How can you (py-)test your code?

After having explored and experimented with Streamlit the next step is to refactor and mature my code.

So now i’m wondering. What’s best practice for testing parts of my code? I guess I would start to refactor some of my code into component functions. A hypothetical example is

import streamlit as st

def write_author(author: str):
    st.write(f"Author: {author}")

How can I use pytest to test this?

One option is pytest-selenium. But that is cumbersome, error prone and slow to do.

Another option might be mocking st.write

A third would be having something similar to the pytest-django client.

Is there something awesome or magical I can do?

Thanks.

Hey @Marc,

Unfortunately, there’s nothing particularly awesome or magical for doing this (unless you’re quite enamored of testing frameworks)!

For our code, we use a mix of unit tests (via pytest and Jest for Python and JavaScript/TypeScript, respectively), and end-to-end tests via Cypress.

If you download the Streamlit repo, you can see our streamlit/scripts/run_e2e_tests.sh script that automates the end-to-end testing process. This script iterates all tests in the streamlit/e2e/ folder.

Each test is comprised of two files: a streamlit/e2e/scripts/{test_name}.py Python file, and a streamlit/e2e/specs/{test_name}.spec.ts TypeScript file.

For each test, that test’s Python file implements a barebones Streamlit app that uses the functionality being tested, and its TypeScript component asserts that the resultant web page looks like it should.

The run_e2e_tests script does two things for each test:

  • streamlit run e2e/scripts/{test_name}.py. This runs the Python component via streamlit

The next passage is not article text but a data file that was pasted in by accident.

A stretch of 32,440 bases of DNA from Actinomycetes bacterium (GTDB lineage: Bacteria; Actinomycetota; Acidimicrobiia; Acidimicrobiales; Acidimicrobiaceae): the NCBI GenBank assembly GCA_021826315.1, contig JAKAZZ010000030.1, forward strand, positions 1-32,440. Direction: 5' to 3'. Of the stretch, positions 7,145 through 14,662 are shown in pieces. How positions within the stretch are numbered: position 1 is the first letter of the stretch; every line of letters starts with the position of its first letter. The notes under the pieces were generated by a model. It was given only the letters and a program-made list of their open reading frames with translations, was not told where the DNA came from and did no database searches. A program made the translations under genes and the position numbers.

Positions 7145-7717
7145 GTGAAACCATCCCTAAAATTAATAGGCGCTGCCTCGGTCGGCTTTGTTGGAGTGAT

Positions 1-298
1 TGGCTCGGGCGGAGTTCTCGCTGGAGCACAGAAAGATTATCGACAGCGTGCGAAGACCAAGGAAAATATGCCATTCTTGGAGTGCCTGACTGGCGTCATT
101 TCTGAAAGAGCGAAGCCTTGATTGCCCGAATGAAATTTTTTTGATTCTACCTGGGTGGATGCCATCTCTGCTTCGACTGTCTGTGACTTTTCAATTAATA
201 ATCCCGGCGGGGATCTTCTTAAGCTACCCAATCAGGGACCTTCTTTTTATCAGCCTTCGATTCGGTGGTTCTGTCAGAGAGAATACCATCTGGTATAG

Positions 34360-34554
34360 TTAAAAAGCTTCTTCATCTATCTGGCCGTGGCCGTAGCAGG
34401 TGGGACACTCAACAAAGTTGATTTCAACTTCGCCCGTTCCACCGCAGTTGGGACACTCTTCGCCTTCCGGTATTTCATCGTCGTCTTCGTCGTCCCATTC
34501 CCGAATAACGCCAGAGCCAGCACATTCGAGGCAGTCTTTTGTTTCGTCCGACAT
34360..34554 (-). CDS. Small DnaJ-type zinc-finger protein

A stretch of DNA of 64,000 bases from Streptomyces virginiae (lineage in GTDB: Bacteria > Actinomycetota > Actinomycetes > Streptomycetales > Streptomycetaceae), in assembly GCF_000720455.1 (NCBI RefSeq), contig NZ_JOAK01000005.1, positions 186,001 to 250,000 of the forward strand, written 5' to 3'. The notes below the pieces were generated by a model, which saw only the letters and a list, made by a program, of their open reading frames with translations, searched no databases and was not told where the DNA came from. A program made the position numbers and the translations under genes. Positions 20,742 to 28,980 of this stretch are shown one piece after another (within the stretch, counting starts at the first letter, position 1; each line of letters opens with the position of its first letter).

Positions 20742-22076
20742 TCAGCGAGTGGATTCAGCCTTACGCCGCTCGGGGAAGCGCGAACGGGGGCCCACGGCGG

• yarn cy:run --spec e2e/specs/{test_name}.spec.ts This fires up Cypress and tells it to run the corresponding TypeScript test component.

You can use Cypress to automate interaction, to test that the interactive bits of your frontend cause your app to re-run and update in the expected way.

Hey @tim

Thanks for you feedback. If I could somehow st.get_frontend_document() from the frontend it would be rather easy to setup a test framework in the backend (i believe). I will post a feature request.

Created a feature request https://github.com/streamlit/streamlit/issues/432

Hi @tim

I’ve now refactored the Awesome Streamlit Test Runner into the Awesome Streamlit Package at Pypi.

It can be pip installed using

pip install awesome-streamlit

It can be used as simple as

from typing import List
import awesome_streamlit as ast
from awesome_streamlit.testing.models import (
    TesTItem,  # Special Capitalization is due to PyTest
)


def test_items_collector() -> List[TesTItem]:
    """A function to collect a list of test items based on a set of hardcode testitems"""
    return [
        TesTItem(
            name="Spreadsheet",
            location=(
                "https://raw.githubusercontent.com/MarcSkovMadsen/awesome-streamlit/master"
                "/src/pages/gallery/contributions/marc_skov_madsen/spreadsheet.py"
            ),
        )
    ]


ast.testing.test_runner_app.write(test_items_collector=test_items_collector)

I’ve also included the Awesome Streamlit Test Runner in the Gallery at https://awesome-streamlit.org.